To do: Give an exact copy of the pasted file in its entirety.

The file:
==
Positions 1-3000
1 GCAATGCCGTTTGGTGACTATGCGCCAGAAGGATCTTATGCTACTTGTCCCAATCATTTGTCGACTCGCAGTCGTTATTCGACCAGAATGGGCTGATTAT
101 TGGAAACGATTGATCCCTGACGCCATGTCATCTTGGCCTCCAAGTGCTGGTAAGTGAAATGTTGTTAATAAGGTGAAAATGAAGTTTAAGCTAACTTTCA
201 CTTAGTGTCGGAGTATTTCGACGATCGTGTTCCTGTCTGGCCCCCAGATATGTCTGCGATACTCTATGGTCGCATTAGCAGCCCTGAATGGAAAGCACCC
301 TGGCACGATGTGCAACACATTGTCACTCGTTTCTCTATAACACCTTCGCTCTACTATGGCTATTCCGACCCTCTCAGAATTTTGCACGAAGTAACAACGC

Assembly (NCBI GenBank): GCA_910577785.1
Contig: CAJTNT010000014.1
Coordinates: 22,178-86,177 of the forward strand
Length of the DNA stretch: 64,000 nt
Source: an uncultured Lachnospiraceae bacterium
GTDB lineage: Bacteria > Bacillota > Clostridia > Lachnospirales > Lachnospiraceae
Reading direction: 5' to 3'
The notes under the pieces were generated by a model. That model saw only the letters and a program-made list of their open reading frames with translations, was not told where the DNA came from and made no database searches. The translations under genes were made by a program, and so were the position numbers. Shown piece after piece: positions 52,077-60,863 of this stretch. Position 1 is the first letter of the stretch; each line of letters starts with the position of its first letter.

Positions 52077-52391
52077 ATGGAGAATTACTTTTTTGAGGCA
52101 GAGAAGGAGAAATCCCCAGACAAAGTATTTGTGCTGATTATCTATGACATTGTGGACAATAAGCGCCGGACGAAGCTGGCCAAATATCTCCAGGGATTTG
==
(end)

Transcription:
Positions 1-3000
1 GCAATGCCGTTTGGTGACTATGCGCCAGAAGGATCTTATGCTACTTGTCCCAATCATTTGTCGACTCGCAGTCGTTATTCGACCAGAATGGGCTGATTAT
101 TGGAAACGATTGATCCCTGACGCCATGTCATCTTGGCCTCCAAGTGCTGGTAAGTGAAATGTTGTTAATAAGGTGAAAATGAAGTTTAAGCTAACTTTCA
201 CTTAGTGTCGGAGTATTTCGACGATCGTGTTCCTGTCTGGCCCCCAGATATGTCTGCGATACTCTATGGTCGCATTAGCAGCCCTGAATGGAAAGCACCC
301 TGGCACGATGTGCAACACATTGTCACTCGTTTCTCTATAACACCTTCGCTCTACTATGGCTATTCCGACCCTCTCAGAATTTTGCACGAAGTAACAACGC

Assembly (NCBI GenBank): GCA_910577785.1
Contig: CAJTNT010000014.1
Coordinates: 22,178-86,177 of the forward strand
Length of the DNA stretch: 64,000 nt
Source: an uncultured Lachnospiraceae bacterium
GTDB lineage: Bacteria > Bacillota > Clostridia > Lachnospirales > Lachnospiraceae
Reading direction: 5' to 3'
The notes under the pieces were generated by a model. That model saw only the letters and a program-made list of their open reading frames with translations, was not told where the DNA came from and made no database searches. The translations under genes were made by a program, and so were the position numbers. Shown piece after piece: positions 52,077-60,863 of this stretch. Position 1 is the first letter of the stretch; each line of letters starts with the position of its first letter.

Positions 52077-52391
52077 ATGGAGAATTACTTTTTTGAGGCA
52101 GAGAAGGAGAAATCCCCAGACAAAGTATTTGTGCTGATTATCTATGACATTGTGGACAATAAGCGCCGGACGAAGCTGGCCAAATATCTCCAGGGATTTG